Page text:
Ghana: Report says deployment of military to mining areas has led to serious human rights violations

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Company response
12 July 2010

Gold Fields' response

Author: Gold Fields

Gold Fields Ghana (GFG) is not cited in the DanWatch report as one of the mining companies in the country engaged in “aggressive tax planning”. By implication though, the report suggests that other companies are engaged in similar practices. For the record we have listed a number of our contributions to the Ghanaian economy since 1993, when the company acquired the almost defunct State Gold Mining Corporation’s underground mine at Tarkwa.

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Article
10 June 2008

[DOC] Gold Fields' response

Author: Gold Fields

As a group, the Gold Fields Limited strategy is that of operational excellence which involves operating our mines to the highest standards...Whilst it is obvious that mining requires land to operate on that could be used for alternative enterprises, we firmly believe that our approach provides tangible benefits and conforms to recognised principles of sustainable development. Our current approach to many of the initiatives actually encourages and facilitates agricultural development in the region.

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Article
9 June 2008

[DOC] Newmont's response

Author: Newmont

We wish to respectfully point out that mining is not in conflict with agriculture in Ghana. Mining and agriculture have worked in parallel in Ghana for many decades. The industry only uses a small area of the lands of Ghana for active mining. This is productive economic use of Ghana’s land that provides employment for thousands of people and provides taxes, royalties, dividends and expends millions of dollars on goods and services in the country. More pertinently, once mining is completed, most of the land is reclaimed and returned for other uses including farming...Newmont Ghana is working with several NGOs on agricultural projects that will enhance the productivity and incomes of farmers in the Ahafo area...

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Company response
4 June 2008

Response by AngloGold Ashanti: NGOs say mining companies have impeded food production, led to serious human rights abuses by the military.

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Company response
4 June 2008

Response by Newmont: NGOs say mining companies have impeded food production, led to serious human rights abuses by the military.

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Article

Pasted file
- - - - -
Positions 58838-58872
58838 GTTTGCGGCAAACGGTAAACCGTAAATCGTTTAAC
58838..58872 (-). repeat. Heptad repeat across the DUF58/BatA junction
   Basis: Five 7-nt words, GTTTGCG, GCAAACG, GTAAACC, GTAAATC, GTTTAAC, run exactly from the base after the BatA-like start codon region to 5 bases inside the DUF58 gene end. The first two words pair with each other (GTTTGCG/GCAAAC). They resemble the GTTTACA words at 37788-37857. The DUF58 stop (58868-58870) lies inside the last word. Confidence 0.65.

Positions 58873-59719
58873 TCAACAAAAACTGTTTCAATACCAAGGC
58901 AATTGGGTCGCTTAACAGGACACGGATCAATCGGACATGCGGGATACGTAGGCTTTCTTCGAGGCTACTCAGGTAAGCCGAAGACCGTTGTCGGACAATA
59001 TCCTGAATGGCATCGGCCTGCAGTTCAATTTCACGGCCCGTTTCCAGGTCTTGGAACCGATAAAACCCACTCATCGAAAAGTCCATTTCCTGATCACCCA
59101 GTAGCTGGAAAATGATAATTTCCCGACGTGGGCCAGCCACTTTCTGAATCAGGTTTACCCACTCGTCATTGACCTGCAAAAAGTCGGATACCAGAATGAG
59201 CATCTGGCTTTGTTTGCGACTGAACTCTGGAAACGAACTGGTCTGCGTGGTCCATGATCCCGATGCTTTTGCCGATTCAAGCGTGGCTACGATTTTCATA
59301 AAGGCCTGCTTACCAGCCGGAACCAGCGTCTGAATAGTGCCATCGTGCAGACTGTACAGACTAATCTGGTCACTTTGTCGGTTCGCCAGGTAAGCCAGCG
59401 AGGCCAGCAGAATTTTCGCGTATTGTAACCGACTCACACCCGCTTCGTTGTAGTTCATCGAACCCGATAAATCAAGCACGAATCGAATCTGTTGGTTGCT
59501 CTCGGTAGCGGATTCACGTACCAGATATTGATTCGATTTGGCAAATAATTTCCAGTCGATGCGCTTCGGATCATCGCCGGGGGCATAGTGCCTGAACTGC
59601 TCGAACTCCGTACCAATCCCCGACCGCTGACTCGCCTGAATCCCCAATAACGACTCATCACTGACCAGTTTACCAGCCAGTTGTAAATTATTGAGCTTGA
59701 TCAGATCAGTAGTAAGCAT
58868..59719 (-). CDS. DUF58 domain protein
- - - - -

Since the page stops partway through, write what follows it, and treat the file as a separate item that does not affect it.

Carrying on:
2 June 2008

[DOC] AngloGold Ashanti's response

Author: AngloGold Ashanti

On the...conflict between land use for agriculture and for mining, it is clear that...agriculture and mining are two of the primary industries which have formed the basis for broader economic development. It is also clear, however, that the task of determining national economic development priorities, in a democratic country such as Ghana, rests most properly with government...As a signatory of the Voluntary Principles on Security and Human Rights, we agree that neither private nor public security forces should be entitled to violate human rights, and that mining companies should avoid complicity in human rights violations of any sort. However, normal police functions are sometimes necessary. Where company officials have occasionally called for military assistance this is out of desperation at the fact that many employees have been seriously injured in attacks by artisanal miners. The Ghana Mineworkers Union, too, has expressed serious concern over their members’ (our employees’) safety in this respect

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Article
1 May 2008

[PDF] Universal Periodic Review - Ghana (May 2008) Human Rights violations in the context of large-scale mining operations - Submission by FIAN International

Author: FoodFirst Information & Action Network

The intention of this submission is to draw attention to the number and intensity of human rights violations in the context of large-scale mining operations in Ghana...During the reporting period, the expansion of existing as well as the development of new mining operations and the related deployment of the military and Police to the mining areas has led to serious human rights violations in many mining communities in Ghana...Reports from mining communities...indicate a high degree of complicity of multinational mining companies in these human rights violations. In many cases it is private security personnel of mining companies that take the lead.
Security contractors of mining companies assisted by armed police and soldiers often conduct “operations” ostensibly to arrest alleged illegal small scale mining operators...These “operations” tend to be violent and bloody invasions of communities resulting in gross human rights violations. [refers to AngloGold Ashanti, Newmont, Red Back Mining, Bogoso Gold Limited (part of Golden Stars Resources)] [The Business and Human Rights Resource Centre has invited these companies to respond and we have received AngloGold Ashanti's response; Newmont declined to respond; Golden Star declined to respond; Redback Mining declined to respond]

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Company non-response
6 April 2008

Red Back Mining did not respond to: NGOs say mining companies have impeded food production, led to serious human rights abuses by the military.

Company non-response
8 January 2008

Golden Star Resources did not respond to: NGOs say mining companies have impeded food production, led to serious human rights abuses by the military.